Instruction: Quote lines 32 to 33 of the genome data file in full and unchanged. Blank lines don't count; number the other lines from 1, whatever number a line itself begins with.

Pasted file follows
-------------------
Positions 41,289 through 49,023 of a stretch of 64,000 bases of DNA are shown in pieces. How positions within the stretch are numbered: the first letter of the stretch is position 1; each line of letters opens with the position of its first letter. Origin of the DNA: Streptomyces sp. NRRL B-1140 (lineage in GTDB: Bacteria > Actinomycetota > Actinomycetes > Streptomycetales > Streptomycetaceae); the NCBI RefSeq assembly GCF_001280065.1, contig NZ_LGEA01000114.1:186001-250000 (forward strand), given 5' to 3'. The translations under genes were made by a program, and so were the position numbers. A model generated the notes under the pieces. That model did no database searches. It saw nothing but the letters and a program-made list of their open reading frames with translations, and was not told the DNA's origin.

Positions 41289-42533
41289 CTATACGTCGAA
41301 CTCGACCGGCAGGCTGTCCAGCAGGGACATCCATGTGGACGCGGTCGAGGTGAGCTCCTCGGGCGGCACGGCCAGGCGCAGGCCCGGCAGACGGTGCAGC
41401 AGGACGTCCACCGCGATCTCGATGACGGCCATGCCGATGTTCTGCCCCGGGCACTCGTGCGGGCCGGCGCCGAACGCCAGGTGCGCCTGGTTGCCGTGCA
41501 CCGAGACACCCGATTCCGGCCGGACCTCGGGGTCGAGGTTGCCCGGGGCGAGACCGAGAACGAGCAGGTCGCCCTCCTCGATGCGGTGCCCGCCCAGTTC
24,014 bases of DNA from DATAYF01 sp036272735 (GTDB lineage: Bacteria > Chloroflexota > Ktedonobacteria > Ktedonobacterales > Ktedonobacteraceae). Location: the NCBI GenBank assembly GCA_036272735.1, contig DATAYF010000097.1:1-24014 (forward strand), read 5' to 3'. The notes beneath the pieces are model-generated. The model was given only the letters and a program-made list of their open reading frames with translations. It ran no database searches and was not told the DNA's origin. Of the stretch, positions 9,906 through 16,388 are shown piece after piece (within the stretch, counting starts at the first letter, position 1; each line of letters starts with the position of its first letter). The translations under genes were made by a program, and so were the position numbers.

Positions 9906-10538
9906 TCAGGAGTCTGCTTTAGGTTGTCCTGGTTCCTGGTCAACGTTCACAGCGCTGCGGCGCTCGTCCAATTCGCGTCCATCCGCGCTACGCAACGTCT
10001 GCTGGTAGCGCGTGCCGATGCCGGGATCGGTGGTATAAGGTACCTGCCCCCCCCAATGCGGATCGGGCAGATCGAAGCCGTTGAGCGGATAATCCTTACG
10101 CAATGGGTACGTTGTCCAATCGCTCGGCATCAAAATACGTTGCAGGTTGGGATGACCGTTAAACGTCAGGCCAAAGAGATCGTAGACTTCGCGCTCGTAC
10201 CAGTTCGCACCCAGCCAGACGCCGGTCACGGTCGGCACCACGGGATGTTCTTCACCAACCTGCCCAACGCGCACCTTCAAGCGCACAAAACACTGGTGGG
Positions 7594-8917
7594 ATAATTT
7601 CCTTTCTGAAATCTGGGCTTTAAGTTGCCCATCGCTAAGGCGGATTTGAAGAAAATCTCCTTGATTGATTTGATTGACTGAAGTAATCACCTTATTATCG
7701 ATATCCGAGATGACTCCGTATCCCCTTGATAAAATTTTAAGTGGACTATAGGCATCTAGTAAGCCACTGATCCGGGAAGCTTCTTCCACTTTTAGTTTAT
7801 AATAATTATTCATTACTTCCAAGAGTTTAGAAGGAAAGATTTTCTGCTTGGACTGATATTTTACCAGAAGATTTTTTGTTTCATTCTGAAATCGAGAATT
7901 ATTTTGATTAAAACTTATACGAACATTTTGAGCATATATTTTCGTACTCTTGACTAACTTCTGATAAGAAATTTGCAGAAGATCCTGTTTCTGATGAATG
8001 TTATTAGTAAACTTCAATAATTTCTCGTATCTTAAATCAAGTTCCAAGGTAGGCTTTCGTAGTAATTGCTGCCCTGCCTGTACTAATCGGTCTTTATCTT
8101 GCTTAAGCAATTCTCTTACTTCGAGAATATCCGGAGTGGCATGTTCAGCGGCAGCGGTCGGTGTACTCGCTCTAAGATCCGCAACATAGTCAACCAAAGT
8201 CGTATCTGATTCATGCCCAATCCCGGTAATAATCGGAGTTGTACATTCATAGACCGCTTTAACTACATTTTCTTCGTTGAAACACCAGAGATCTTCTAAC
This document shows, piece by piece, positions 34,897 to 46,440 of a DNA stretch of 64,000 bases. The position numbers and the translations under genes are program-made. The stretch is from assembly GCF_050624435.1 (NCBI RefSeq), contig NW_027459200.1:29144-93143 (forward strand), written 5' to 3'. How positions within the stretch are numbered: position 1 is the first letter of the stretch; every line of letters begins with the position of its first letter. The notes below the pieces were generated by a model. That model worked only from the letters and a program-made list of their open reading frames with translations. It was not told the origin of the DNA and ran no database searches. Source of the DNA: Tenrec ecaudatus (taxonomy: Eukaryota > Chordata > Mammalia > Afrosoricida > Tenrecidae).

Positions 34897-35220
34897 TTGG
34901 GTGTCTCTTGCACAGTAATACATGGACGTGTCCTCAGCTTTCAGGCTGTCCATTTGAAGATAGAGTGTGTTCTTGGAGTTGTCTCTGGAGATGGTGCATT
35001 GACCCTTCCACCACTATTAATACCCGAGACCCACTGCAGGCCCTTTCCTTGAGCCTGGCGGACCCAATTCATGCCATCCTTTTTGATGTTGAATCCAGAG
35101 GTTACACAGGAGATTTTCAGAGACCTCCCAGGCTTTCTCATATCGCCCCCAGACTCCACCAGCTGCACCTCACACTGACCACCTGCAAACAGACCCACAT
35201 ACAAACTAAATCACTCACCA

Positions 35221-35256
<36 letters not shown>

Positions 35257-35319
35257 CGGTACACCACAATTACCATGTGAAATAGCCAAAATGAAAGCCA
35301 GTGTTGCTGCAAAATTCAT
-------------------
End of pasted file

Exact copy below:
35257 CGGTACACCACAATTACCATGTGAAATAGCCAAAATGAAAGCCA
35301 GTGTTGCTGCAAAATTCAT